Wednesday, 30 June 2010

Flake cake

It is just a regular Wednesday, what we in Norway sometimes refer to as “little Saturday”, and I thought it would be nice with a midweek treat.

I got this cake recipe last time I was over in England and have used it with success a few times. Some weeks ago Hubby and I were sitting down for a coffee and cake on the veranda, when a neighbour from down the road walked by. We invited him to come on over or a cuppa and I cut him a hearty slice of the cake. He must have liked it because he made sure he got even the tiniest crumbs before he put his plate down.

Why don’t you give it a try too?

Here is the recipe:

2 oz self-raising flour, wholemeal and white

2 oz ground almonds

2 oz grated coconut

4 oz butter

4 oz sugar

2 large eggs

1 large Cadbury Flake chocolate

Bake at 150 degrees for 35 minutes

I find almonds go well in many dishes, so I usually keep a small stock handy.

Use two large eggs or three small ones.

I’m very happy with my Typhoon scales, although I can't for the life of me understand why I chose to buy the red ones when all my other kitchen things are cream enamel. Oh well, I must have been in a red mood that day I suppose.

I usually use half and half of whole meal and white flour.

The coconut gives it a nice and chewy texture.

We never use margarine in cooking, only real butter.

This baking tin is actually a little bit too big for the recipe.

Warm cake straight from the oven smells divine.

If you serve it warm, a bit of ice cream on the side makes it even better.
Maple syrup flavoured ice cream is lovely, but vanilla will also go well with this cake.

The lovely old cups from Hubby’s granny are our favourites when we are having an afternoon treat.

Hope you’ll enjoy it!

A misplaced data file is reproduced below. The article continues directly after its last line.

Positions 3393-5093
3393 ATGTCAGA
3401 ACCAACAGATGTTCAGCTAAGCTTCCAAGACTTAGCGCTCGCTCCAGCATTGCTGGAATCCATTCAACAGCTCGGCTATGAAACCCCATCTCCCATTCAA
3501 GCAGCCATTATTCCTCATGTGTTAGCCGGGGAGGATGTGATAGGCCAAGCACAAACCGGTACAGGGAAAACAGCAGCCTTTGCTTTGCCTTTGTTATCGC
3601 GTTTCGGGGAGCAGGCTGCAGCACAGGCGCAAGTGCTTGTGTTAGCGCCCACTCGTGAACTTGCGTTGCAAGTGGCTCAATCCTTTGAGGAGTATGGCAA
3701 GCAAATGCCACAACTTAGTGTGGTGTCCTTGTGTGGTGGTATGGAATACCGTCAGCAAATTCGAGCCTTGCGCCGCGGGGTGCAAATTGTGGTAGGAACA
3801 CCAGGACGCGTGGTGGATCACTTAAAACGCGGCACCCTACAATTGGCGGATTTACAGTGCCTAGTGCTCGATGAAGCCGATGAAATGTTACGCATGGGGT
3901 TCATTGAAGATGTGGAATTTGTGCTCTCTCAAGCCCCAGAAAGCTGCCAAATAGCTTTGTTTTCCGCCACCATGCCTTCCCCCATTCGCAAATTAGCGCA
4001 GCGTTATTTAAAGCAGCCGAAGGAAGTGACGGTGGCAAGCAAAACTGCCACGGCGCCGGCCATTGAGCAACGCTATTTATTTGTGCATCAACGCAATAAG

Sunday, 27 June 2010

A Close Shave

For Hubby, shaving has gone from being a daily boring chore to a daily 20 minutes of fun in front of the mirror. You see, he finds it so entertaining that he takes his time about it – humming and singing a little. It obviously provides a good start to his day.

As lots of other men, Hubby used to use an electric shaver. In fact, he had never used anything else. But a few years ago, on a trip to Helsinki, he managed to leave his electric shaver at home and Husfruen was sent out to buy a can of shaving foam and a packet of disposable razors. That was it. He never looked back.

I had no idea that you could actually get hooked on shaving but that is exactly what happened. Hubby very quickly advanced from the cheap razors to the best Gillette can offer. However, it turned out that this was, in his opinion, by no means the best a man can get. What is more, the cost of blades, which didn’t last very long, annoyed him.

An intense period of trial and error followed. Finally though, he decided that old-fashioned safety razors were the thing. Fitted with blades from Personna, they gave him the closest and best shave.

He is very happy with the fact that he pays less than one krone (ten pennies) per blade. Once, when a poor telemarketer from Proctor and Gamble called to offer some so-called cheap blades, Hubby kept him on the line for more than half an hour, finally convincing him that he had to try the old-fashioned blades, as they are so much better and more economical.

But he doesn’t count the thousands he has spent on the rest of the gear. You see, once he got going with this new hobby, he started buying everything you can possibly think of and then some more. Husfruen just shook her head in silence, while his mom exclaimed laconically: “Oh dear, he has really gone to town with that one, hasn’t he?”
There are only a few manufacturers left of the old-fashioned safety razors, so Hubby had to spend quite a few happy hours online to find the best, but a razor from the German precision firm of Merkur soon found its way into the bathroom and helped to increase both the standard of his shave as well as the length of time spent shaving.

Well, that was just the first of several. He now has razors for all occasions. For everyday use there is the “slant”, for long hair he has a “comb” and he even has a little one specially designed for the mustaches. For travelling a so-called “HD” has replaced a take-down travel razor. This one obviously needed a leather-case, so he had a shoemaker make one specially.

Then there are the brushes. Of course he has several. A badger hair brush from Shavemac (another German company) is used to apply the soap every morning. Then he has another, silver encased one for travelling.

Obviously, his favourite brush and razor need a proper stand, so that they are kept correctly and are easily at hand. I have to admit it all looks rather stylish.